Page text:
Berliners look at any mound in a park knowing that it's rubble from their bombed-out city -- bulldozed and landscaped after the destruction of World War II. And each year, more memorials are created to honor neglected victims of past sins. This year, for the first time, I saw the memorials to the Sinti and Roma (Gypsy) victims of Hitler, the homosexual victims of Hitler, and the Aryan wives of Jewish men who successfully demonstrated to free their husbands when they were arrested. Here are a few images of the many different memorials that speckle the streets of Berlin.
The Memorial to the Murdered Jews of Europe
Consisting of 2,711 gravestone-like pillars (called "stelae" and completed in 2005), this memorial is an essential stop for any visit to Berlin. It was the first formal, German government-sponsored Holocaust memorial. And using the word "murdered" in the title was intentional and a big deal. Germany, as a nation, finally officially admitted to a crime.
This is an essential stop for any visit to Berlin. It's been criticized for focusing on just one of the groups targeted by the Nazis, but the German government has now erected memorials to other victims. It's also criticized because there's nothing Jewish about it. Some were struck that there's no central gathering point...no place for a ceremony. Like death, you enter it alone. There is no intended meaning. Is it a labyrinth...a symbolic cemetery...and intentionally disorienting? It's entirely up to the visitor to derive the meaning, while pondering this horrible chapter in human history.
Monument to the Murdered Sinti and Roma (Gypsies) of Europe
Unveiled in 2012, this memorial remembers the roughly 500,000 Sinti and Roma victims of the Holocaust. "Sinti and Roma" (the main tribes and politically correct term for the group more commonly called "Gypsies") were as persecuted by the Nazis as were the Jews. And they lost the same percentage of their population to Hitler. An opaque glass wall, with a timeline in English and German, traces the Nazi abuse and atrocities. Visitors enter through a rusty steel portal. On the other side is a circular reflecting pool surrounded by stone slabs, some containing the names of the death camps where hundreds of thousands of Sinti and Roma perished. In the water along the rim of the pool is the heart-wrenching poem "Auschwitz," by composer and writer Santino Spinelli, an Italian Roma. Dissonant music evoking the tragedy of the Gypsy genocide adds to the atmosphere. Noticing how relatively humble and unkempt this is (with algae mucking up the pond) -- and how the "do you speak English?" beggar ladies bussed in by traffickers from Romania hit up visitors here at their own memorial -- made me appreciate, or at least ponder, the plight and struggles of a fragmented community with a nomadic heritage that refuses to conform to modern norms and has no organizational center or effective leadership.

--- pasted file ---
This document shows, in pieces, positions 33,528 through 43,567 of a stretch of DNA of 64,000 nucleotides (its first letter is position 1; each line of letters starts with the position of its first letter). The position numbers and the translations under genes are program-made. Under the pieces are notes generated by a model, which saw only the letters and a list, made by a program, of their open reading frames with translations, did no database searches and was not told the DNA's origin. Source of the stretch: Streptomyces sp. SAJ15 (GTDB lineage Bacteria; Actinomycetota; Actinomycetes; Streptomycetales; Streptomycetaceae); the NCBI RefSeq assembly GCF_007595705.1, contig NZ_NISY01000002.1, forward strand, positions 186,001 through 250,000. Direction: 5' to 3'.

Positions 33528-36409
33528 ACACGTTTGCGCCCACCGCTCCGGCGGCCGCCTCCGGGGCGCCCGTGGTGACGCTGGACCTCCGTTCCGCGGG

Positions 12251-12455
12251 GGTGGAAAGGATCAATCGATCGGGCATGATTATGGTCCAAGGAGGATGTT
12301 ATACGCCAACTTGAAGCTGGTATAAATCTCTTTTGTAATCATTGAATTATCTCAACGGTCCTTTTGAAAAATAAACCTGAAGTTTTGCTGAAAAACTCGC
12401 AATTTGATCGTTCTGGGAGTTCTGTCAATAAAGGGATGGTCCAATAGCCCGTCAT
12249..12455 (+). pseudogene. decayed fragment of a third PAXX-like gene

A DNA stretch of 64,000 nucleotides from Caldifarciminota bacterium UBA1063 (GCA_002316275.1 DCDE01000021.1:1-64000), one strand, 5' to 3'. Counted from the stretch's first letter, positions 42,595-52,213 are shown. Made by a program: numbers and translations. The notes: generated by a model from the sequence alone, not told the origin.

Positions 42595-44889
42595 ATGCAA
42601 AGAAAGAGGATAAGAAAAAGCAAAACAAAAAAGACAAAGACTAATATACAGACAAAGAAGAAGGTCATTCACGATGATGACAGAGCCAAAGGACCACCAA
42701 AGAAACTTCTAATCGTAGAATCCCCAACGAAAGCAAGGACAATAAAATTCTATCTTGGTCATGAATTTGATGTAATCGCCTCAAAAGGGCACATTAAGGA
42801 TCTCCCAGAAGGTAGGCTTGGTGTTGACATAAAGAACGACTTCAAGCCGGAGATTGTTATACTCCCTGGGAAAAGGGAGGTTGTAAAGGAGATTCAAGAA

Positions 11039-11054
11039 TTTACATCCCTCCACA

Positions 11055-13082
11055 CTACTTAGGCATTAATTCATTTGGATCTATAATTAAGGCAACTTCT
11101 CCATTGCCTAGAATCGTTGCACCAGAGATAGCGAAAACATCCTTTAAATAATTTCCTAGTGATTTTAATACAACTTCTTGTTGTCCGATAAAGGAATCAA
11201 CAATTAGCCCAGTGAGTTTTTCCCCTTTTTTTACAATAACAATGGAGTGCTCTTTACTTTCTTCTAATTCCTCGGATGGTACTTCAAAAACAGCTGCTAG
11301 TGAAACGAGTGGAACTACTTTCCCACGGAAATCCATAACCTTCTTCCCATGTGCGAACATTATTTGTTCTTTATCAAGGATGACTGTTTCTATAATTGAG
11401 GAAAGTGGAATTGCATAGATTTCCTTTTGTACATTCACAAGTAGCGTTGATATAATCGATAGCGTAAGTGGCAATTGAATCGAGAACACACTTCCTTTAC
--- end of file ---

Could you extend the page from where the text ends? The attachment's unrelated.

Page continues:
Memorial to Politicians Who Opposed Hitler
This row of slabs (which looks like a fancy slate bicycle rack) is a memorial to the 96 members of the Reichstag (the equivalent of our members of Congress) who were persecuted and murdered because their politics didn't agree with Chancellor Hitler's. They were part of the Weimar Republic, the weak and ill-fated attempt at post-WWI democracy in Germany. These were the people who could have stopped Hitler. So they tried...and they became his first victims. Imagine an extremist takeover of our country and opposition politicians being sent to concentration camps. The meteoric rise of Hitler is breathtaking. Each slate slab memorializes one man: his name, party, and the date and location of his death -- generally in a concentration camp. They are honored here, in front of the building in which they worked.
Some People Get Great Joy Out of Burning Books.
The most historic square in Berlin, Bebelplatz, has a glass plate in the middle. Underneath it is a room with empty bookshelves. This is the memorial to the notorious Nazi book burning of 1933. It was here that staff and students of Germany's top university threw 20,000 newly forbidden books (like Einstein's, Hemmingway's, Freud's, and T.S. Elliot's) into a huge bonfire on the orders of the Nazi propaganda minister Joseph Goebbels. Look at the giddiness in the crazed faces of the Nazi book burners in this photo. In fact, Goebbels himself tossed books onto the fire, condemning writers to the flames. He declared, "By burning these books, we end the age of Jewish Internationalism and pave the way for a new era for the German soul." The Prussian heritage of Frederick the Great -- who built this grand square -- was one of culture and enlightenment. Hitler chose this square to thoroughly squash that idea; that era of tolerance and openness was over. Hitler was establishing a new age of intolerance where German-ness was correct and diversity was evil. A century earlier, the German poet Heinrich Heine had written, prophetically, "Where they burn books, in the end they will also burn people." In so many ways, a thoughtful visit to Berlin can inspire vigilance against anti-intellectual, fear-mongering forces today that would burn the thoughts of people they fear to defend their culture from diversity.
Site of Hitler's Bunker
One place where you'll find no memorial is the site of the bunker where Hitler committed suicide in 1945. It's just a nondescript parking lot.